WASHINGTON - With the news that America's largest liberal fundraising group is to back a Hillary Clinton presidential bid in 2016, a growing sense of inevitability is building around her prospective candidacy.
The former secretary of state who once occupied the White House as first lady and narrowly lost the Democratic nomination in 2008, has been coy about whether she plans to run again.
But she has said that she will decide this year and, with a full 24 months before even the first party primaries, the "draft Clinton" movement is not waiting for its heroine to formally announce.
She swamps other potential Democratic contenders in the polls, including Vice President Joe Biden, another 2008 Democratic challenger defeated by Barack Obama's victorious campaign.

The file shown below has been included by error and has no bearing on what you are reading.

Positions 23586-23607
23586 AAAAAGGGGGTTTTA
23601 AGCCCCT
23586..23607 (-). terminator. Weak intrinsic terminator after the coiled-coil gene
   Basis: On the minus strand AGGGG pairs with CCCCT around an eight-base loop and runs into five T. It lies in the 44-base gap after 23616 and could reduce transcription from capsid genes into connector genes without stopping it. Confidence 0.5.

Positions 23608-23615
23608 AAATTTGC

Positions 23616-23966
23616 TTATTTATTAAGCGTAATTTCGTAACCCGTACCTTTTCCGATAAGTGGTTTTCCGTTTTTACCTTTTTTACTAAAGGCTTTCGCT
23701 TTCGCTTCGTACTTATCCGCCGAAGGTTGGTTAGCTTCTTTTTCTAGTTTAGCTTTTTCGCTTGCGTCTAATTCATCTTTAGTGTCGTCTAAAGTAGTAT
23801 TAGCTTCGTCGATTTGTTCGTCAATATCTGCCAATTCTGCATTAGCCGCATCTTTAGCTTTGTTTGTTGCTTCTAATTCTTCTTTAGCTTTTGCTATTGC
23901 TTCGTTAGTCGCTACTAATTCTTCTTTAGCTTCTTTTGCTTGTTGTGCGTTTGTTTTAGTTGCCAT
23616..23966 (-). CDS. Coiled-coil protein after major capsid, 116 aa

Meanwhile, the man once seen as her most dangerous Republican challenger, New Jersey Governor Chris Christie, is battling a murky political dirty tricks scandal in his home state.
Clinton is scheduled to give three speeches in April before business groups in reliably Democratic California, further fueling speculation that the 66-year-old veteran is nurturing a candidacy.
Priorities USA Action, a non-profit political group which brought in US$78 million (S$99 million) for Obama's re-election campaign in 2012, confirmed Thursday it plans to raise money for Clinton from rich Democrats.
The group named 2012 Obama campaign manager Jim Messina, a veteran political operator with deep ties to wealthy donors, as its co-chair, essentially ensuring the most high-profile Democratic push of the coming election cycle.